On one hand, you’ve got The Killers live at Qudos Bank Arena. Sydney’s go-to venue for stadium concerts was heaving for the Las Vegas band, long overdue for a revisit to our shores and fresh off a whopping 80+ shows as part of their global Imploding The Mirage tour. A tour, mind you, that has taken over a year to complete and has seen the band strike the perfect balance between showcasing new material and peppering in just enough hits to keep long-time fans content.
On the other hand, you had The Killers announce an encore performance just days ago at Sydney’s newest music venue, Liberty Hall (formerly Max Watts) in Entertainment Quarter. It sold out almost immediately, with just over 1,000 people packed into the relatively tiny venue – compared to where they normally play – for a very special, very rare intimate night with one of the greatest and most relatable rock & roll bands of our time.
Clap both hands together and you’ve got pure magic.
Unadulterated Las Vegas showmanship elevated by some truly creative twists and turns to old classics, and flourishes to new jams that added a layer of that gut-punching nostalgia this band always seems to excel at.
And nostalgia is very much the name of the game here. The Killers have long been a welcome presence in Australia, having performed down here numerous times and always managing to knock it out of the park. Not that it’s a particularly hard thing to do when you can claim some of the best live moments in music, from the otherwordly chant of “All These Things That I’ve Done” to the glistening riffs of “When You Were Young.”
Both songs were unsurprisingly centrepieces at both shows, with The Killers boldly busting out “When You Were Young” early in their stadium set and using it to cap the performance at Liberty Hall. A performance which ended at 2 AM.
But it wasn’t at all just about the new songs. Sure, “Mr Brightside” is always going to elicit a frenzy of flailing limbs and a chorus of impeccable fan karaoke. Sure, fan-favourites like “Read My Mind” (performed at Qudos) and “Bones” (performed at Liberty Hall) are immensely satisfying when you’re shouting the lyrics at the top of your lungs.
But the real takeaway from both shows in Sydney was just how much The Killers still have to offer after all of these years.
True talent for songwriting never really dies, and it’s a testament to the Las Vegas band that much of their newer, less familiar material succeeded in the impossible task of standing toe-to-toe with the hits. And there are a lot of hits.
This was no truer than at the second show, which unfortunately kicked off an hour later than it was supposed to. Taking advantage of the smaller setting, The Killers broke into a very fine performance of “Runaway Horses” without Phoebe Bridgers (who features on the recorded version). Flowers introduced the song as “Americana” and while there’s certainly elements of that, it’s a universal sound that reiterate that this band is as great at slower, sentimental songs as they are at those big, stadium-sized anthems.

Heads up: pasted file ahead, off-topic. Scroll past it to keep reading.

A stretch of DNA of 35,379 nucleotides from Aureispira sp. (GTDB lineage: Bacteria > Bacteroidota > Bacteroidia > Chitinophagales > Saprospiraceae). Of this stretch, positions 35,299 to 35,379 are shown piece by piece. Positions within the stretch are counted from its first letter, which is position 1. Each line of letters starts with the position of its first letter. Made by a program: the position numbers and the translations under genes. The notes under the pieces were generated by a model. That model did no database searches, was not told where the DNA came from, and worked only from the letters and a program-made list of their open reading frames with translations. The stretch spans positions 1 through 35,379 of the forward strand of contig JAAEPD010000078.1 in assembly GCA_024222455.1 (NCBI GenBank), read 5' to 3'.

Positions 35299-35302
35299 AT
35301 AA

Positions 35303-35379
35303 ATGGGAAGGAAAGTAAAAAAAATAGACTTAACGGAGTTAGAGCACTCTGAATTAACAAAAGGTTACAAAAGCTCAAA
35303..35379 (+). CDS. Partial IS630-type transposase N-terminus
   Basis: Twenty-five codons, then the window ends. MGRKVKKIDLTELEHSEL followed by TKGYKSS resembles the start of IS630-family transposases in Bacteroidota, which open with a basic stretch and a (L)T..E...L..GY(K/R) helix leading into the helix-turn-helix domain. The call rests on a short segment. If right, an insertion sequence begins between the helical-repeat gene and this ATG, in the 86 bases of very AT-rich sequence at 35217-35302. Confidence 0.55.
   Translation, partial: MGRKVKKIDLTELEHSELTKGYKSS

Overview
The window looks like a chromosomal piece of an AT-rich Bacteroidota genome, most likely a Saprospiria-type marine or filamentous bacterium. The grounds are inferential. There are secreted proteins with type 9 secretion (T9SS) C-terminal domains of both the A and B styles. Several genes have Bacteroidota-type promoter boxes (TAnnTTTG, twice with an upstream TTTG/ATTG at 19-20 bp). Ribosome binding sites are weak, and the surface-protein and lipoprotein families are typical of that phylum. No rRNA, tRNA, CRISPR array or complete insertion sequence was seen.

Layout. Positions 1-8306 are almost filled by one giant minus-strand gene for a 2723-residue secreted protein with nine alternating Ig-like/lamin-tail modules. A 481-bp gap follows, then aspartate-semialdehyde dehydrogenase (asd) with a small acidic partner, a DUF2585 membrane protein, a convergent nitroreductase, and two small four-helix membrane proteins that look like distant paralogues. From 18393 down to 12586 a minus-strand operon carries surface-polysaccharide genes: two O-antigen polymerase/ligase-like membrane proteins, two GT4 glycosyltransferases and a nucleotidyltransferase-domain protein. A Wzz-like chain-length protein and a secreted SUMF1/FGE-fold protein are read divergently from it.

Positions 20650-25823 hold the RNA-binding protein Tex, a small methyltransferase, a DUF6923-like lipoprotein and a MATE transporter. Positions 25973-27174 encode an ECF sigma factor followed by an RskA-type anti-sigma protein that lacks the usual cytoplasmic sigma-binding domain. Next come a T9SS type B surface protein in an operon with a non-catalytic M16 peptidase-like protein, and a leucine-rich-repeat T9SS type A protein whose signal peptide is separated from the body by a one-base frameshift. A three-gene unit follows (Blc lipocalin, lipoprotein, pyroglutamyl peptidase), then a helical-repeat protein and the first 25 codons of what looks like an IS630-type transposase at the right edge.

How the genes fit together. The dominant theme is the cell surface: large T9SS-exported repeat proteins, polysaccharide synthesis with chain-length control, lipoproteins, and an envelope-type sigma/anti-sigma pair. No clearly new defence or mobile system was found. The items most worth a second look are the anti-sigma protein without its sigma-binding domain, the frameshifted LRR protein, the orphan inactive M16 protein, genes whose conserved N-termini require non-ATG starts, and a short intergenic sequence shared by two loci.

And while the Qudos Bank Arena show was stunning, bouyed by confetti cannons and pyrotechnics that would have put Bruno Mars to shame, it was the smaller and much more exclusive Liberty Hall “midnight” show that gave fans a real close look at who The Killers are and why we should still be paying attention in 2022.
Both shows had their fair share of moments, advantages and disadvantages.
At Qudos, The Killers were clearly in a celebratory mood as Sydney was given the honour to end the entire global tour (rare for the city), and it showed with big, impressive lighting set-ups and a surprise apperance from America’s Gerry Beckley who came out briefly to sing “Sister Golden Hair” with Flowers.
But it obviously lacked the intimacy of seeing The Killers in a 1,200-capacity venue. At the sold-out “midnight” show, The Killers were up for experimenting and having just as much fun as the crowd to help bring the major tour to an end. I mean, the band did come out to The White Lotus (season 2) theme song before opening with Hot Fuss favourite “Midnight Show.” And they even managed to stuff in another big confetti pop at the peak of “All These Things That I’ve Done”.
Two very different settings and one very excellent band, demonstrating an uncanny ability for consistency that’s lost on a lot of their peers. Add a great deal of Las Vegas showmanship on top and you can imagine what it was like bouncing from one concert ot the next.
FIVE STARS (OUT OF FIVE)
Image of performance at Qudos Bank Arena, credited to Maclay Heriot.